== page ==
Readers learn how they can use their talents for growth and service in Chapter 3. The authors encourage people with the Empathy talent to develop it by recognizing their need for experiential worship and employing their sensitivity to help those who have experienced loss and need extra attention. They wisely advise those with empathy to recognize the need to set limits. Chapters 4 and 5 contain brief suggestions on how to recognize the strengths of others within a faith community and how to use the focus on strengths to identify one’s calling.

            The book concludes with A Technical Report on StrengthsFinder. The authors provide what might be seen as an Appendix that contains simplified explanations of information supporting the construct validity of the StrengthsFinder instrument. For example, they reported test-retest reliability of .60 to .80 for most signature themes (no tables provided) and they provided quantitative results showing trivial score differences for such categories as race, sex, and age. An interesting tidbit is tucked away on pages 200-201 that suggests the strengths may be grouped into four categories of Striving, Relating, Impacting, and Thinking. There is no explanation of what strengths are associated with these categories or information on reliability or validity. I was able to obtain a list of strengths associated with the categories from the Gallup Organization but I was unable to obtain any psychometric data regarding these groupings.

            The book is most suitable for educated parishioners who are interested in a reasonably sophisticated instrument that assesses human strengths and positive attributes that can have application in any organization. Readers who work in an educational setting or provide career counseling in their clinical practice may find the book a useful supplement for students and clients. Clinicians and church leaders can profit from an understanding of the language of strengths that may be used by their clients who have participated in the growing number of strength-based programs in colleges and industrial settings. The book is an interesting first attempt to integrate faith with the strengths model.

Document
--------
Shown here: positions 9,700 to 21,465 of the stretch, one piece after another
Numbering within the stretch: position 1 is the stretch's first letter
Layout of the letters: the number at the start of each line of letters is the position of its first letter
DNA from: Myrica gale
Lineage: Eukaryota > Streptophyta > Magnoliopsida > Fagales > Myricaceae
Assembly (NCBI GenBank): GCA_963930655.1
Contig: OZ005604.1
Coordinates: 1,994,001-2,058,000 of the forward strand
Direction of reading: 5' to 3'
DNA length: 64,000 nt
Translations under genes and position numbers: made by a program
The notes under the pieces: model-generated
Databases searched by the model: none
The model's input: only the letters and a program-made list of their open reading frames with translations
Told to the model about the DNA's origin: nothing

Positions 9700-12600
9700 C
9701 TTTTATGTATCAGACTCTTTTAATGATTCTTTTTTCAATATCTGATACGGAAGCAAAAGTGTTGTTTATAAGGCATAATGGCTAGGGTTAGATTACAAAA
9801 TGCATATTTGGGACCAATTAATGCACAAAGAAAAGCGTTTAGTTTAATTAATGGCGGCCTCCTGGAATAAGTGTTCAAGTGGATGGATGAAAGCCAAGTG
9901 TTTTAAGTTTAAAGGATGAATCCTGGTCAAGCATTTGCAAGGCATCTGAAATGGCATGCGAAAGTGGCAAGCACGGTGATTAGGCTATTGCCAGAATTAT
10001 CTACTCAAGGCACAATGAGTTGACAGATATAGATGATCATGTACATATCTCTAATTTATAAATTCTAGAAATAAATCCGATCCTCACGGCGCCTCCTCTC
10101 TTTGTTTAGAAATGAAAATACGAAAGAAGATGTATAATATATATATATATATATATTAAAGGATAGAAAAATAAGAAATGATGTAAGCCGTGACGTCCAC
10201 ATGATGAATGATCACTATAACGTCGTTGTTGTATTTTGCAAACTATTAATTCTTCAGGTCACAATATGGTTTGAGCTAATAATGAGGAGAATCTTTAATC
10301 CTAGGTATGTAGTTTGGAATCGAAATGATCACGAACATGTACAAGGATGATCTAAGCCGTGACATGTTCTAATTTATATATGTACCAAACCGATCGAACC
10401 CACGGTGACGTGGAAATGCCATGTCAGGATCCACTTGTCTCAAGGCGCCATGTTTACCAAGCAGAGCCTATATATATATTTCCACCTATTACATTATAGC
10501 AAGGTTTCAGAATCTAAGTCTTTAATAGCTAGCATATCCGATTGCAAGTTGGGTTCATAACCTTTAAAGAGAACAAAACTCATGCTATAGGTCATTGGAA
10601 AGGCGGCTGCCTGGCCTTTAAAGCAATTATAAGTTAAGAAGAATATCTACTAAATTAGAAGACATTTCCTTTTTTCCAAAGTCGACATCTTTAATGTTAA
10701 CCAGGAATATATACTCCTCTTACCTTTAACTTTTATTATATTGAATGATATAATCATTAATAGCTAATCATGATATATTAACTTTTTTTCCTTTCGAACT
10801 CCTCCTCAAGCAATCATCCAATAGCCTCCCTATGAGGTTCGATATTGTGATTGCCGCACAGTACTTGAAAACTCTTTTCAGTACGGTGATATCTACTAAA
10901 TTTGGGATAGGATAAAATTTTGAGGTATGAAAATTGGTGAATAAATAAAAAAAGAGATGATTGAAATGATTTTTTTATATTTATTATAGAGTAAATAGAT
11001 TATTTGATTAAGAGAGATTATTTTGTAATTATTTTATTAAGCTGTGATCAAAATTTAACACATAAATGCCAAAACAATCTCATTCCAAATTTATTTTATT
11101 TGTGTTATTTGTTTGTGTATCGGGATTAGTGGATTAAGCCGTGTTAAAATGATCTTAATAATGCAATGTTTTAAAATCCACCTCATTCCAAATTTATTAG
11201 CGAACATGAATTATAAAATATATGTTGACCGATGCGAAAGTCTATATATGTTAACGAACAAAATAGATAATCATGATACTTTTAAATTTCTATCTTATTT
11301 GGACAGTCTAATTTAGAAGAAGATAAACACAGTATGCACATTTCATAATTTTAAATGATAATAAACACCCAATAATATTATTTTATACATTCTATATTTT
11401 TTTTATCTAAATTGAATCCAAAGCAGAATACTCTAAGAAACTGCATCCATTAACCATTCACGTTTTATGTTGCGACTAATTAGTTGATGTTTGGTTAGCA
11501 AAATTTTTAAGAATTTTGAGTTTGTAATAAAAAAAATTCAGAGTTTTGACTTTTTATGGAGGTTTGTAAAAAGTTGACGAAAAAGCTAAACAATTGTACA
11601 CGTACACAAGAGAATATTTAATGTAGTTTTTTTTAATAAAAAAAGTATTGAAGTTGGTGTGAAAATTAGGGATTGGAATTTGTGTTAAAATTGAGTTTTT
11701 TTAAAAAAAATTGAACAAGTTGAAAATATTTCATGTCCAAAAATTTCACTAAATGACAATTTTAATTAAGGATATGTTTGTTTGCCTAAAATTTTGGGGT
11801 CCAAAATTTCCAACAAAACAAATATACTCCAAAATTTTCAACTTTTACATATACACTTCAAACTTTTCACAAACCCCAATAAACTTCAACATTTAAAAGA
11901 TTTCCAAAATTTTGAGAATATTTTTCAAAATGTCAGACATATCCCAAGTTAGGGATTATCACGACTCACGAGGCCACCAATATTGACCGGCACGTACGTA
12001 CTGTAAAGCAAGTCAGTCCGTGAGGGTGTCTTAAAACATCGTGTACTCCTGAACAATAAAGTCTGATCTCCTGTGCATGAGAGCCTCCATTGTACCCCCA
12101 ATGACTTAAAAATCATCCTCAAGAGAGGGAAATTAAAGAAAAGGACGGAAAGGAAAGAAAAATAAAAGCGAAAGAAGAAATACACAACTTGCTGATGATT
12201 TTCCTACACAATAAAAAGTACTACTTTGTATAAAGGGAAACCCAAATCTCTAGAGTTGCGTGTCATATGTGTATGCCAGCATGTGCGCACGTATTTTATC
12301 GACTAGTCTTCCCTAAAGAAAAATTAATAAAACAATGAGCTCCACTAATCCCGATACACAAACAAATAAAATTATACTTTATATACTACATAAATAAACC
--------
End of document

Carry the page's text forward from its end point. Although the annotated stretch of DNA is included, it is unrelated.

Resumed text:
Interested readers can find more information at Gallup’s website.


Important Note

A more recent edition of the book is available.

Citing this blog post

Sutton, G. W. (2015, December 30). Strengths and Christian Service. [Web log post]. Retrieved from http://suttonreviews.suttong.com/2015/12/strengths-and-christian-service.html 

Book Reference

Winseman, A. L., Clifton, D. O., & Liesveld, C. (2003). Living your Strengths: Discover your God-given talents, and inspire your congregation and community. Washington, DC: Gallup.

Research on strengths in a Christian sample

When I worked at a Christian university, I joined with my colleagues to carry out a study of strengths, which was subsequently published in the Journal of Psychology and Christianity. The article and can be found at researchgate.